People Who Post Inspirational Bullshit on Facebook More Likely to Have Lower Intelligence

People Who Post Inspirational Bullshit on Facebook More Likely to Have Lower Intelligence

We all have that one Facebook friend from high school who constantly posts profound, inspirational quotes superimposed onto photos of sunsets and forests. He clogs your feed with lines like "The greatest mystery of existence is existence itself" and "Those who do not know how to weep with their whole heart don't know how to laugh, either."

Not only are these posts irritating, they might actually speak to the intelligence of the people who post them.

That's according to a University of Waterloo study gloriously titled "On the reception and detection of pseudo-profound bullshit." 

Published in the journal Judgment and Decision Making, the study quizzed participants on their opinions of pseudo-profound bullshit statements, such as the nonsense phrase "Hidden meaning transforms unparalleled abstract beauty." Researchers then looked at other factors, including cognitive ability and "ontological confusion" (confusing one type of knowledge for another) and deduced the participants' intelligence levels.

As it turns out, people who think bullshit-sounding statements are profound "are less reflective, lower in cognitive ability (i.e., verbal and fluid intelligence, numeracy), are more prone to ontological confusions and conspiratorial ideation, are more likely to hold religious and paranormal beliefs, and are more likely to endorse complementary and alternative medicine." Take that, annoying Facebook friends.

Deepak Chopra, king of pseudo-profound bullshit
Source: Greg Allen/AP

The study: Researchers used a variety of sources to find their pseudo-profound bullshit, including a website that automatically generated "syntactically coherent sentences that consisted of random vague buzzwords." 

Hilariously, for their real-world pseudo-profound bullshit, they turned to the Twitter account of Deepak Chopra, noted New Age master. "Bullshit is not only common; it is popular. Chopra is, of course, just one example among many," the authors explained. One sample from Chopra's Twitter, used in the study: "Attention & intention are the mechanics of manifestation." 

The authors warn, however, "None of this is intended to imply that every statement in Chopra's tweet history is bullshit." Take, for example, truths like "Deepak Chopra shares 4 ways to be mindful."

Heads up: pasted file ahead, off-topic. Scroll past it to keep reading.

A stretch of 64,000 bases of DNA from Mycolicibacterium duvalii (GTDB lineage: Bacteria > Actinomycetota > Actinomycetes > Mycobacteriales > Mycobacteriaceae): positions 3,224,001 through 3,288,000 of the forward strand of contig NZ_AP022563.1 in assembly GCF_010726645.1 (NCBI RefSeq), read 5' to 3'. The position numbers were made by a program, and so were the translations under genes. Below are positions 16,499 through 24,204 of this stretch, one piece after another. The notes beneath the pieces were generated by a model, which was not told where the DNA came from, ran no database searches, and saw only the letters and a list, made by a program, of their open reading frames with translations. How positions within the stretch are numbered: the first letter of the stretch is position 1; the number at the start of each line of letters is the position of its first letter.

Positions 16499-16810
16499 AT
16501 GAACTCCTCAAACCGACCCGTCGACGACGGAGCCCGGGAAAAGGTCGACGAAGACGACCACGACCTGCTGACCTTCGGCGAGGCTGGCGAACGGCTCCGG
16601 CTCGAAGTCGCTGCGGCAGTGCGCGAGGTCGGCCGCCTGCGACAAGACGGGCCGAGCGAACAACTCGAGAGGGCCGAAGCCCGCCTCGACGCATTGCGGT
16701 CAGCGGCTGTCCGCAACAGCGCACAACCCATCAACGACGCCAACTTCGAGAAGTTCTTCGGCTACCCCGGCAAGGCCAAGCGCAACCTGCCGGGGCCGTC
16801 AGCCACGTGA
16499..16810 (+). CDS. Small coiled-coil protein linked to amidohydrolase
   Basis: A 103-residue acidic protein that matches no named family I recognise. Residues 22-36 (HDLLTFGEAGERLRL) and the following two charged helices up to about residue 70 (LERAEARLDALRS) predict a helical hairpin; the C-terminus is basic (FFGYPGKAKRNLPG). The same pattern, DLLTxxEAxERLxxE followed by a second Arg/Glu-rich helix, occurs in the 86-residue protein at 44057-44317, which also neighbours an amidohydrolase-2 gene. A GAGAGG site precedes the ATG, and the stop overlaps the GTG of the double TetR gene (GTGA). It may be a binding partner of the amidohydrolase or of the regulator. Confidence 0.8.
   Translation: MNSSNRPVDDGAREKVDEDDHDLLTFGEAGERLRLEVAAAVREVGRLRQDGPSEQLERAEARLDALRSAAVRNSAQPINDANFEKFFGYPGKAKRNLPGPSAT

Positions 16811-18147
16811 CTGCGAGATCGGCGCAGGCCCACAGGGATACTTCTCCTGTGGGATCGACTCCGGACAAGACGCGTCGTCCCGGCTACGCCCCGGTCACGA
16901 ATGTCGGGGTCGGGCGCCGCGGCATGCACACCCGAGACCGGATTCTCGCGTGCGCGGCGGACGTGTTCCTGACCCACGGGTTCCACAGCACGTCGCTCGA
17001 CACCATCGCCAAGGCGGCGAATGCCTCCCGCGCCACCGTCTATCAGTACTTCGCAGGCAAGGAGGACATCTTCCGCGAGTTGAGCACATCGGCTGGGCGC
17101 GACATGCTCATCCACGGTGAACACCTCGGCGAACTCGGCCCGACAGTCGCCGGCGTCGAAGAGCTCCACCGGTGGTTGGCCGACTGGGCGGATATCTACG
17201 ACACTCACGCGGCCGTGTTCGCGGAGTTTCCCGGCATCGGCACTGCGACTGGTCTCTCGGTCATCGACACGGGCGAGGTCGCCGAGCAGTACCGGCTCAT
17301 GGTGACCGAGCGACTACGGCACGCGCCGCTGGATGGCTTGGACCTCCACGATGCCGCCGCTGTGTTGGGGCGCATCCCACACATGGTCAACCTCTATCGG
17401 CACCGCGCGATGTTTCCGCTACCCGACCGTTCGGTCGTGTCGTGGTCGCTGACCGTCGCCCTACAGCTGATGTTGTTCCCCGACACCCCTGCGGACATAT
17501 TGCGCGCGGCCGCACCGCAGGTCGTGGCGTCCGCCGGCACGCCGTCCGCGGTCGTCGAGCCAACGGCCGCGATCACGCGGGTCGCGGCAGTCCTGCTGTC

To start, they supplied participants with the randomly generated bullshit. Participants were then told to rate the profoundness of the sentences on a scale of one to five. Though the mean rating was 2.6 — "somewhat profound" and "fairly profound" — about a third of the people gave the made-up statements an average rating of three or higher.

They then presented participants with a combination of randomized statements and Chopra tweets and found that, in general, the high profoundness ratings given to fake quotes matched those given to the real quotes, suggesting that the participants couldn't tell the difference. The researchers also looked at those who found the real quotes far more compelling than the fake quotes, and noted these people had a higher likelihood of possessing an analytic cognitive style and propensity for skepticism.

After testing participants' cognitive and reflective abilities and tendency to believe in the paranormal and conspiracy theories, the researchers connected the dots and found that those who were likely give higher ratings to pseudo-profound statements were less reflective, had lower cognitive abilities and were more likely to believe in the paranormal and conspiracy theories.

The authors also had some fun. According to researcher Gordon Pennycook, they used the term "bullshit" roughly 200 times.

There were some other valuable takeaways. According to the study, "One benefit of gaining a better understanding of how we reject other's bullshit is that it may teach us to be more cognizant of our own bullshit." Self-awareness for the win! 

At the end of the day, however, the study's authors simply want to encourage "a better understanding of the psychology of bullshit." And though they were willing to poke fun at your annoying Facebook friends, they also found some deeper meaning in their own work. 

"Accordingly, although this manuscript may not be truly profound, it is indeed meaningful," they concluded.

Chopra's response, for the record? "'Bullshit,'" he tweeted, "is a response of intellectually challenged self appointed vigilantes for suppression of curiosity."